Breaking away from “cheerleader” Zionism

The next four months present an amazing opportunity for the Jews of America, one that will not be repeated for at least another four years. Parallel to this election cycle in the State of Israel, the Jews of America will have their own opportunity to voice their opinions and vote for their own representatives to the World Zionist Congress, the official legislative body of the World Zionist Organization. Yes, this is the very same establishment born in 1897 at the behest of Theodore Herzl that eventually got the ball rolling for the establishment of the modern Jewish State. For more information on the Congress, click here.

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An Israeli’s take on Diaspora Zionism

Many of my Israeli compatriots here view the idea of a “Zionist” Diaspora Jew as self-contradictory- an oxymoron. If such people truly were Zionists – the argument goes – then they would jump on the next El Al flight, make Aliyah and join their brethren already engaged in the process of building the state from within, shouldering the great responsibilities inherent in this grand venture of renewed Jewish sovereignty. They would transform themselves into players on the field and not merely relegate themselves to being cheerleaders on the sidelines. They would become active participants in this great drama of Jewish history.

Moreover – they argue – such “Zionists” have no right to voice their positions on the internal workings of the State of Israel. How could a Jew living thousands of miles away presume to have any understanding whatsoever of the realities here on the ground? How can he presume to understand the conflict with the Arab world when his source of information is second-hand news? How can he hope to understand the role and objectives of the IDF having never donned a uniform? How can he empathize with our social crises when he doesn’t even speak Hebrew? What gives him the right to intervene in issues of religion and state when he himself is completely immersed in a foreign, non-Jewish society?

For many Israelis, Diaspora Jews are viewed as those who made a conscious decision not to become active participants in what is probably the most meaningful development in thousands of years of Jewish history. As such, they have no legitimate right to interfere in the internal workings of those who did choose (or were chosen by force of circumstance) to assume for themselves active roles in shaping Israel’s future.

So what is left for such “Zionists”? For many Israelis, the role Diaspora Zionism should play is simple: a source of funding, proclamations and lobbying. It is about visiting the Kotel, buying Israel Bonds, going to conventions, and waving flags. Unfortunately, many American Jews, too, view their own Zionist attachments in exactly the same manner. In so doing, they completely separate themselves from the great ideological conflicts shaking the modern Jewish state, fail to fully engage them and – as a result – fail to formulate for themselves any meaningful understandings that might actually propel the Jewish people forward.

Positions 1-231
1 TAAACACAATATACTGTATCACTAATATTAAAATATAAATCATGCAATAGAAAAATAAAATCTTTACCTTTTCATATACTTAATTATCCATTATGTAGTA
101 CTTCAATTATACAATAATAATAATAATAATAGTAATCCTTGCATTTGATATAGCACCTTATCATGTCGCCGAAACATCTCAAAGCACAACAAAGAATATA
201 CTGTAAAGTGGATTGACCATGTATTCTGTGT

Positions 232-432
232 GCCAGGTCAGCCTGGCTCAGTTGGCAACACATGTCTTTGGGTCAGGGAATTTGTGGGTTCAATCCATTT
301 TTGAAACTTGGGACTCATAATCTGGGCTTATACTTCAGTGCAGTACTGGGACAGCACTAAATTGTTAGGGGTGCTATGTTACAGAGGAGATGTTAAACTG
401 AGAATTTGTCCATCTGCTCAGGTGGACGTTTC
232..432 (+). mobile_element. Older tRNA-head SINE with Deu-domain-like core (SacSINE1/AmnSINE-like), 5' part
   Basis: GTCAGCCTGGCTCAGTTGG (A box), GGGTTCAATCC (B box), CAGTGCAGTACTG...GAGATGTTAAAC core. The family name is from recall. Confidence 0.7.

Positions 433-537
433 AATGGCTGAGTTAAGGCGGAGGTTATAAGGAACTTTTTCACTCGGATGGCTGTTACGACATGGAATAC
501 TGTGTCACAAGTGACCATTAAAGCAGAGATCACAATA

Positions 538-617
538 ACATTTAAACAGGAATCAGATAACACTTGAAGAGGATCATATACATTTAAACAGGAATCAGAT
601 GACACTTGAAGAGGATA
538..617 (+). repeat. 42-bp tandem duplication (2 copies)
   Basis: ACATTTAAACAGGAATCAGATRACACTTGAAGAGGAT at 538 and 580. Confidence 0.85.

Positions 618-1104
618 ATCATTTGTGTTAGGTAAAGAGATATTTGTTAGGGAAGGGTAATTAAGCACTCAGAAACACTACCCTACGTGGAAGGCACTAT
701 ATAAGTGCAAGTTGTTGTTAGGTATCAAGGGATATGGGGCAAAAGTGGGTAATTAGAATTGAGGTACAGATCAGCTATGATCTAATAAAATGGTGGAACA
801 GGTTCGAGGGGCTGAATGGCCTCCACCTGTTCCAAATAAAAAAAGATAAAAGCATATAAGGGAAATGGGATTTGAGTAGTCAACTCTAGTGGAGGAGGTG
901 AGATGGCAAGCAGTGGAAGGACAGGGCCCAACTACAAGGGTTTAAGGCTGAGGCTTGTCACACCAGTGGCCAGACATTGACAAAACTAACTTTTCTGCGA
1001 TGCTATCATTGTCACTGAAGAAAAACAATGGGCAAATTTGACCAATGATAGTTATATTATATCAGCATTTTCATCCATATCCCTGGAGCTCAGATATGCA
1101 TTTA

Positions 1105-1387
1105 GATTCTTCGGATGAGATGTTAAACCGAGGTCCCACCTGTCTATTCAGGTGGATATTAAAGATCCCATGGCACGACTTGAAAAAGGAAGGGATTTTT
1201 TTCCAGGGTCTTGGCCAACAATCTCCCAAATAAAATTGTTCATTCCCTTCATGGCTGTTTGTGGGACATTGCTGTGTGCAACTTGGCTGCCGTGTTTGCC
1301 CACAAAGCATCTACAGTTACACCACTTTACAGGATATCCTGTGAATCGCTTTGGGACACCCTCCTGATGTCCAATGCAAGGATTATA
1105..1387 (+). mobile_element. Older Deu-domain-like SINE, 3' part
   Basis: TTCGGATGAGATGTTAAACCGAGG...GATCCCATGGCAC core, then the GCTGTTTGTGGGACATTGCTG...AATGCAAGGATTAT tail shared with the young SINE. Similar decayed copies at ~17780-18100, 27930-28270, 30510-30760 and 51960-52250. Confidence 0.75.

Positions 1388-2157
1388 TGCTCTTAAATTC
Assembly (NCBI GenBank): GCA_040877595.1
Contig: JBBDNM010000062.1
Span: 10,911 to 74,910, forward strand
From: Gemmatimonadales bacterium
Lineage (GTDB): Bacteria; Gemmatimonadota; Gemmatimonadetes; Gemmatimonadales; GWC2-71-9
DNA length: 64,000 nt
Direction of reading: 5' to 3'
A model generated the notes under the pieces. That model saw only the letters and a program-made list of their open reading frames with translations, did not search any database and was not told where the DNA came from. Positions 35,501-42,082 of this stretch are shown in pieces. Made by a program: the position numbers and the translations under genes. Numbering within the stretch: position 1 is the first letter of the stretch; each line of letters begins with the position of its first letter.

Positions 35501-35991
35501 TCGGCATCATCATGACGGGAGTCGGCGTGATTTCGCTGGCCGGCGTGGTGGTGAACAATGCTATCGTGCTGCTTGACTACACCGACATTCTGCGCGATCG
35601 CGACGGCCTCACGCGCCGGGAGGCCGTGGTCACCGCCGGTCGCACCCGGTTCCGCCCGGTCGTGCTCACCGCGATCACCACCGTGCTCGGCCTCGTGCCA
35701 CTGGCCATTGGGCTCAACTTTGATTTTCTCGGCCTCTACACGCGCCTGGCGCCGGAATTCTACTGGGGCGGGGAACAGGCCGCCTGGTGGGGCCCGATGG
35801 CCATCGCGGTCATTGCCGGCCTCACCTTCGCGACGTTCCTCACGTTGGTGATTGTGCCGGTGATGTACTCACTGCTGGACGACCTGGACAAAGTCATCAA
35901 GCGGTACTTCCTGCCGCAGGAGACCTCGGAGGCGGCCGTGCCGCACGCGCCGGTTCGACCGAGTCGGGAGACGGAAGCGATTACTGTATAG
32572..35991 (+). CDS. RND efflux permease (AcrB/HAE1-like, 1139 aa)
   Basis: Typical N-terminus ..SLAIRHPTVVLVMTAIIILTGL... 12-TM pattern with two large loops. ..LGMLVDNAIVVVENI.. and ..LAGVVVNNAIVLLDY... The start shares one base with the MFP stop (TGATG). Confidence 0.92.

What remains? A superficial “Zionism” that is bereft of meaningful content.

But here exactly is the major problem: If anything, the very best role Diaspora Zionism could play at this juncture in history would be to develop the ideas and ideological tools that will eventually drive the Zionist enterprise into the next stage of its development.

Indeed, we are a people driven by great ideas and ideals. While it is true that the only real place for the implementation of those ideas and ideals is the Land of Israel, our ideals themselves have almost always developed outside the homeland, distanced from the grind and wear that naturally results as we attempt to apply our ideas to everyday life. The Zionists living in Israel may tend to forget the greater picture when weighed down with daily struggles. The magnificent story of the rebirth of the Jewish people in our generation is too often forgotten among the latest stories of corruption, terror attacks or military operations. The bigger picture gets drowned in the intensity of day-to-day life. It is not easy to break away from the daily news items and to breathe the fresh air necessary to re-evaluate our ideals, and to reassess our aspirations for the Jewish state, on the macro-level.

While it may be undeniably crucial for there to be contact with the reality on the ground, it is equally important that we do not cease, as a people, to dream. In fact, we are a people who first dreams and only then finds the means to make those dreams come true.